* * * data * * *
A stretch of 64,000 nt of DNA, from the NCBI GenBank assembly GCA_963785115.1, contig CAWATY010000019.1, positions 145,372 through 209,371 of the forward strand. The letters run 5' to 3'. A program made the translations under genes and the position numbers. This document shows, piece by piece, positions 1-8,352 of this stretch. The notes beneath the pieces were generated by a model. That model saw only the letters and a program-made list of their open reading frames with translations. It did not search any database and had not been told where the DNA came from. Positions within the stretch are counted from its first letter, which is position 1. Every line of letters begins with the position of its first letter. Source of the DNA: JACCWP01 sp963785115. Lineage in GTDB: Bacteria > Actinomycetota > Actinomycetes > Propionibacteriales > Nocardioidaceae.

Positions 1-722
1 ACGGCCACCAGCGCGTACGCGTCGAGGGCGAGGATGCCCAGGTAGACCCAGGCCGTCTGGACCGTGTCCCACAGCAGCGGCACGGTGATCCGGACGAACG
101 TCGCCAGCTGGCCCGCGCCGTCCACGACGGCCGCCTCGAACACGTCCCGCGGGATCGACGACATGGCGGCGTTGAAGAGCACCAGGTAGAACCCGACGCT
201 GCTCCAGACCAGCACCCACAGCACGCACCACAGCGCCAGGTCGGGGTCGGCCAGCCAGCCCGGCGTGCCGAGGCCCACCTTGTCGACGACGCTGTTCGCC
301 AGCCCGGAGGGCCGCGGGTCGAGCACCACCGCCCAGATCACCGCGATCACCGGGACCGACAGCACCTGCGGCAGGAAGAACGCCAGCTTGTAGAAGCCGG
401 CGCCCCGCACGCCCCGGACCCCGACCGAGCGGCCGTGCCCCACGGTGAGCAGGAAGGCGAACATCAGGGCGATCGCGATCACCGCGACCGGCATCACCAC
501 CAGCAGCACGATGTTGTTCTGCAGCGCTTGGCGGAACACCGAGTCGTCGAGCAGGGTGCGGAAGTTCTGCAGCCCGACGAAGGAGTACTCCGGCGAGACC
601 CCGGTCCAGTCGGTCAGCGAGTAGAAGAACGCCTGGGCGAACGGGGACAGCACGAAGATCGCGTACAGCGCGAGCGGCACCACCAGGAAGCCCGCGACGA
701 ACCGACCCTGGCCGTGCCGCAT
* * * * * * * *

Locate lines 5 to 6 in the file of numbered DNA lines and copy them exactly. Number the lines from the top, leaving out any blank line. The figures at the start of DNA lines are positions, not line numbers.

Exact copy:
201 GCTCCAGACCAGCACCCACAGCACGCACCACAGCGCCAGGTCGGGGTCGGCCAGCCAGCCCGGCGTGCCGAGGCCCACCTTGTCGACGACGCTGTTCGCC
301 AGCCCGGAGGGCCGCGGGTCGAGCACCACCGCCCAGATCACCGCGATCACCGGGACCGACAGCACCTGCGGCAGGAAGAACGCCAGCTTGTAGAAGCCGG